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- A list of key observations that help us understand the scale of the problem includes:
- 1.2 million homes are needed for younger families who cannot afford to buy and rely on renting, with 3 million new social homes required over 20 years. 3.1 million new social homes would cost 10.7 billion a year; Shelter claim the Government would save £60 billion over 30 years if it can make renting cheaper. England is building 21% fewer homes than during the peak in 2007.
- The number of UK households in owner-occupied accommodation has risen by 8%, those privately renting by 121% whilst those in social housing declined between 1996 and 2016
- Between 1996 and 2016 owner-occupation for those aged 65 and over rose from 63% to 77%, with the over-50s holding three quarters of housing wealth with 30-32 year olds having a third of the property wealth they held 10 years ago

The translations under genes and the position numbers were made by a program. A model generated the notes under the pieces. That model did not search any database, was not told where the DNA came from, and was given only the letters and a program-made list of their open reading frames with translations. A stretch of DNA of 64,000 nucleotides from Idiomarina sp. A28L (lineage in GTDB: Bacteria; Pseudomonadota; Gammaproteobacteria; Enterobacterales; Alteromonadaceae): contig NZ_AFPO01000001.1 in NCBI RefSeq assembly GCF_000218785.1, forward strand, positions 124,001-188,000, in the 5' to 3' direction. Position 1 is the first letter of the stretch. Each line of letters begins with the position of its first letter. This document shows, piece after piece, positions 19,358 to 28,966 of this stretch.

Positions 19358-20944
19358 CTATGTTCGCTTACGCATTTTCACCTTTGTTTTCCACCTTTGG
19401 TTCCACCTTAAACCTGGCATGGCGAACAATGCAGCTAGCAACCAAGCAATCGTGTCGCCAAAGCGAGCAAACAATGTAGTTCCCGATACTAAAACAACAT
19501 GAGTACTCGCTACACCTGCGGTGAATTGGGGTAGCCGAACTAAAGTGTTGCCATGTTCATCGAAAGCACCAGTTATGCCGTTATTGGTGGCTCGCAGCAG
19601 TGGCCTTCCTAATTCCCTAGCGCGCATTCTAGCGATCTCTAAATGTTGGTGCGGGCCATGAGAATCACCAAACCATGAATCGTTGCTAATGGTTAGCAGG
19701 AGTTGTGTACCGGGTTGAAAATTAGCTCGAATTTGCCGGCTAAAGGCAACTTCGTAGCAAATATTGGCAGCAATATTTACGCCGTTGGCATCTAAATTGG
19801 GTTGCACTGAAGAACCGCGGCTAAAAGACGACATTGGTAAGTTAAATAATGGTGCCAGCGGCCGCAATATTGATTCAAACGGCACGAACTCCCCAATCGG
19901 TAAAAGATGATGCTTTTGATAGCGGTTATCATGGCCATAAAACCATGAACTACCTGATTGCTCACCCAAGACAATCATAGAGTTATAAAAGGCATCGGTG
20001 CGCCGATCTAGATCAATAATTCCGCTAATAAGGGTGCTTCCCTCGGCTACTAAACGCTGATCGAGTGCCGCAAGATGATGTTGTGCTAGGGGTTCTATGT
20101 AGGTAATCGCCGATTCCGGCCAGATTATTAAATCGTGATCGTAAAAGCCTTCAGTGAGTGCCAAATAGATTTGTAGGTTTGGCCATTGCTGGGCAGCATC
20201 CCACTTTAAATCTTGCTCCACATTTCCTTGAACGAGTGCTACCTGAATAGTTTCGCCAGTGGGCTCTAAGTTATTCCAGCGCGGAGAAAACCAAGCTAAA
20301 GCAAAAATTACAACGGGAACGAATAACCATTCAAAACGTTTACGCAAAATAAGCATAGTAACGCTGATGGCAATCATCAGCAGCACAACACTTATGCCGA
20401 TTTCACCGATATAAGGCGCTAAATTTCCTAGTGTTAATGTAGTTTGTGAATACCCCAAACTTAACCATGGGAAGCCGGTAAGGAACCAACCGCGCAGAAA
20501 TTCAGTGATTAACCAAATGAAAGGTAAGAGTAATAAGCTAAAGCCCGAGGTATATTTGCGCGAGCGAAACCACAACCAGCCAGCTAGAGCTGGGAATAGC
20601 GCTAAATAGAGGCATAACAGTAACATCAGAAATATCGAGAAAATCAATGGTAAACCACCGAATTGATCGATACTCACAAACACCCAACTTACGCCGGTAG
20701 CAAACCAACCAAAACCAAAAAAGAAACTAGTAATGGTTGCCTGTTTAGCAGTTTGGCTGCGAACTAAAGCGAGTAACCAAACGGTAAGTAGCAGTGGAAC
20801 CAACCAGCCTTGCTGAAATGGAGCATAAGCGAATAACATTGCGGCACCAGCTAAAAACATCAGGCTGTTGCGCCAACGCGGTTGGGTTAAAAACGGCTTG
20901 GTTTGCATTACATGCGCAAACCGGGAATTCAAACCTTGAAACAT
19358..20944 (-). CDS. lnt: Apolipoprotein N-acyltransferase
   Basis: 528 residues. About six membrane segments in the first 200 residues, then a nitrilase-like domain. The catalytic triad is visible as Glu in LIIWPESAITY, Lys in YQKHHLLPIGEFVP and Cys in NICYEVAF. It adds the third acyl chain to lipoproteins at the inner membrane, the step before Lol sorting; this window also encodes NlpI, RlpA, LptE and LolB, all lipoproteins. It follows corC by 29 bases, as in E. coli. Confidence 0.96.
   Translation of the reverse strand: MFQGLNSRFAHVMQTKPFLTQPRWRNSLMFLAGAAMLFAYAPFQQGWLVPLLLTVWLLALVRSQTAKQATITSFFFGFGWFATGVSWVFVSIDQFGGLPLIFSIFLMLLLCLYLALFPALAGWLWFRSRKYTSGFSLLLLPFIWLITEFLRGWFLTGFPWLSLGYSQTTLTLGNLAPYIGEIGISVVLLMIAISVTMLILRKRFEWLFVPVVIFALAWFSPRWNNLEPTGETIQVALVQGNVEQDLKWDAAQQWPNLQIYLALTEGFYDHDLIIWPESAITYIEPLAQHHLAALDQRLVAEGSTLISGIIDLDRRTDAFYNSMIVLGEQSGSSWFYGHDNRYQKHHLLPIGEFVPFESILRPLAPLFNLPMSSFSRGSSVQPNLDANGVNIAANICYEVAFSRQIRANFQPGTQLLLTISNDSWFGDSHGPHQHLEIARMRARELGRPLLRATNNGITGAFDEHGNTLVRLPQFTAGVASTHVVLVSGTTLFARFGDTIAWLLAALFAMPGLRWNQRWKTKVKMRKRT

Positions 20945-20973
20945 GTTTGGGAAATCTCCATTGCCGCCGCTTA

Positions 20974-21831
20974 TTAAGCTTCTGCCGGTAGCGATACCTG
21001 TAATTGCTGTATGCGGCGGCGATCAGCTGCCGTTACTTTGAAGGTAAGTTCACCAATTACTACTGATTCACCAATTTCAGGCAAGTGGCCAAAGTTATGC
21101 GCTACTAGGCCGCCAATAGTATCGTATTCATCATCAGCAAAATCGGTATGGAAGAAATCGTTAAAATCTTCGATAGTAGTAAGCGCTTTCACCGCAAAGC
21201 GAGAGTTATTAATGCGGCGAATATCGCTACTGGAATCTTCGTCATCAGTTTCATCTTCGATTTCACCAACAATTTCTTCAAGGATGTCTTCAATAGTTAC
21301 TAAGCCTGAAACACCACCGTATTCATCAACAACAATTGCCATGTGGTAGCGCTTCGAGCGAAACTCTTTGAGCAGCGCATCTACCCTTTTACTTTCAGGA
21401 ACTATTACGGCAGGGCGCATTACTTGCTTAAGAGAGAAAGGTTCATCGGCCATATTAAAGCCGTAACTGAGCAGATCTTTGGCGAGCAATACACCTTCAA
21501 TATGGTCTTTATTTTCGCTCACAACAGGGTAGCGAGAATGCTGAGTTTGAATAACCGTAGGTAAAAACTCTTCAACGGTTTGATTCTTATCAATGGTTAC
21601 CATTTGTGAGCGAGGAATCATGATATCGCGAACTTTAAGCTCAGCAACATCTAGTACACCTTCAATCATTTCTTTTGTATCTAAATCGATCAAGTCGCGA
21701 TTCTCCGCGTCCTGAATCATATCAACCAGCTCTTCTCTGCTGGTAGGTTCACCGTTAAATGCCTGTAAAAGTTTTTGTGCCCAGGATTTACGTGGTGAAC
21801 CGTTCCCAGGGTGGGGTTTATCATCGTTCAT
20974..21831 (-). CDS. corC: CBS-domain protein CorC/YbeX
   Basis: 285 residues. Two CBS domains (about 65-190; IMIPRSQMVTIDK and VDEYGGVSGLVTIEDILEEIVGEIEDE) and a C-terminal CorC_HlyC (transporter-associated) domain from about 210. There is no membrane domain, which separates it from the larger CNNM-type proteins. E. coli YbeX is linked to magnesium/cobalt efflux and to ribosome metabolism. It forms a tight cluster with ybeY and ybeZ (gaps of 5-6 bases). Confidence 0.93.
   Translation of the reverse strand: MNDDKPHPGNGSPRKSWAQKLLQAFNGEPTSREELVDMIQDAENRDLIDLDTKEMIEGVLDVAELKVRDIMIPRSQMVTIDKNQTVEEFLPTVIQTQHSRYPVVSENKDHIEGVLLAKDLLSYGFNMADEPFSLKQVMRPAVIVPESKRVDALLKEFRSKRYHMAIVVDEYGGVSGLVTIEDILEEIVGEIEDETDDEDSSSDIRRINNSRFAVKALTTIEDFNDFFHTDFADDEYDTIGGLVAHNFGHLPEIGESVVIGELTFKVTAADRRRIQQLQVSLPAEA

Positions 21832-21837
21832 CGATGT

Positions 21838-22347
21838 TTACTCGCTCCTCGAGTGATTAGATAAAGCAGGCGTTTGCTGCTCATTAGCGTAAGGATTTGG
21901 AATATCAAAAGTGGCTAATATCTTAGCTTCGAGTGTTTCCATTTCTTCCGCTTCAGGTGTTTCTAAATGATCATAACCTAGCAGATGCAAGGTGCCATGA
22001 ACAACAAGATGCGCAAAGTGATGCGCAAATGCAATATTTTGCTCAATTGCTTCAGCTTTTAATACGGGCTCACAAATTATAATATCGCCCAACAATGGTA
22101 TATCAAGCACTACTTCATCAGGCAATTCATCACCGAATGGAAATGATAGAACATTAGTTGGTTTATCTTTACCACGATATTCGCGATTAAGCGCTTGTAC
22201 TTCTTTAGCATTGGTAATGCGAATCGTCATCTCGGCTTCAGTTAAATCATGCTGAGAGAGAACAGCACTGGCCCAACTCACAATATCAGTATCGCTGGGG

- A quarter of young adults, aged 20 to 34 are still living at home, with rents taking up 31% of income in the uk, 36% in London. Average rent in the UK is £ 940, £1,599 in London the CPRE estimated in 2017 that 425,000 houses were planned then for the Green Belt, of which more than 70% are unaffordable
- It has been estimated that the average 50 year-old has £ 54,300 saved in pension, less than half the £122,800 needed to generate a £ 7,000 annuity, which together with the state pension would give an annual income at the poverty line as defined by the Joseph Rowntree Foundation. Many people have inadequate personal pension provision.